Two juniors announce candidacies for seats on local governing body

Patrick Kennedy, a junior, filed his candidacy documents Monday with the D.C. Board of Elections and Ethics to become a candidate for the Foggy Bottom and West End Advisory Neighborhood Commission. Hatchet File Photo

Updated July 11, 2012, 10:53 a.m.

Two juniors are vying for seats on Foggy Bottom’s top neighborhood group this November.

Patrick Kennedy, a political science major and the Student Association’s vice president of community affairs, filed his candidacy Monday with the D.C. Board of Elections and Ethics – the first step to getting on the ballot for the Foggy Bottom and West End Advisory Neighborhood Commission election.

The commission is one of about 40 advocacy groups across the District that advise city agencies on traffic, noise, construction and liquor laws.

“I think students have a lot to offer the neighborhood in terms of expertise and volunteer time,” Kennedy said. “[Neighbors] want to talk to students, and I think a lot of them want to share their experiences and their concerns with students.”

The Florida native said his to-do list, if elected, includes preserving the neighborhood’s historic buildings and increasing the number of bike facilities cross campus, along with monitoring the University’s development projects to ensure a student voice is represented to push for projects that benefit day-to-day campus life.

“I think with a lot of residents of this neighborhood, their issues are a lot more with the University and the administration than they are with the students themselves and I think a lot of people in the neighborhood recognize the good that students do,” Kennedy said.

Kennedy hopes to unseat decade-long commissioner David Lehrman, who said he plans to keep his post on the six-member advisory board. Commissioners each represent single-member districts, which divide the ward into smaller constituencies.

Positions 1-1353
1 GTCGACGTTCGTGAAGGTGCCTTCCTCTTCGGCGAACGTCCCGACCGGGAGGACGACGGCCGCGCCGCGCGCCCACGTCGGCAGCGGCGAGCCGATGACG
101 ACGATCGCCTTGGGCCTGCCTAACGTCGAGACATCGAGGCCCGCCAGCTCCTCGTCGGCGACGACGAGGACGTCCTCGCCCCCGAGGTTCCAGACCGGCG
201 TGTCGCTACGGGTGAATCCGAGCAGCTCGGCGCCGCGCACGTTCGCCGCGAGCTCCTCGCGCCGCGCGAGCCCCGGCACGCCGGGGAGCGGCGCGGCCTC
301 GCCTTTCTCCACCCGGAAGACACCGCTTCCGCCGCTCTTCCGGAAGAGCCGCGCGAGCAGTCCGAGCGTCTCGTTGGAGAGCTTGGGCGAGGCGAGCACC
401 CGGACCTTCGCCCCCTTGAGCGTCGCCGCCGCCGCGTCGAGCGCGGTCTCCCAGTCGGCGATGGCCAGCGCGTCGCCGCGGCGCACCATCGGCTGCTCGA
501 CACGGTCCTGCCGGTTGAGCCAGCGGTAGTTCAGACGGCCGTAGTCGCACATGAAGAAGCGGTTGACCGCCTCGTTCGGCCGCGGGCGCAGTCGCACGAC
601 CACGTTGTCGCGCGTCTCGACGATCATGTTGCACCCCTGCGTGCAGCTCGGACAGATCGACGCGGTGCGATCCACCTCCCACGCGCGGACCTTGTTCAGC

In 2010, Lehrman and the five other commissioners ran unopposed, with 60 voters casting a ballot in Kennedy’s sought-after district along the eastern side of campus and bound by Pennsylvania Avenue.

Lehrman declined to comment on the potential contender until after the Board of Elections and Ethics approves candidates in August.

A redistricting process approved by the D.C. Council in March drew up a single-member district predominantly housing students, making it likely a student would hold a seat on the commission.

Junior Jackson Carnes also filed his candidacy Monday for a commissioner post. His Potomac Park Apartments home at 510 21st Street falls in one of two newly created single-member districts, extending from Washington Circle to E Street.

According to the Board of Elections and Ethics, Carnes is running unopposed as of now.

Carnes, a Kentucky native majoring in international affairs, said he hopes to get students more involved and engaged in the community through a potential ANC internship program if elected as a commissioner.

“I think [students] can really do a lot with straddling that line between what GW wants to do and what long term residents wants to do,” Carnes said. “We need to be more on the same page.”

Carnes and Kennedy have until Aug. 8 to collect 25 signatures from residents living in their single-member districts.

The last student to land a spot on the ANC was Asher Corson, who was elected during his senior year in 2006 and still sits on the body. To run for a seat, a candidate must be a registered D.C. voter and have lived in their single-member district for at least 60 days.

Carnes and Kennedy helped co-found GW’s chapter of D.C. Students Speak – a group focused on getting students more involved in local politics. Kennedy served as president of the group and organized a voter drive in March that registered more than 75 students to vote in the District.

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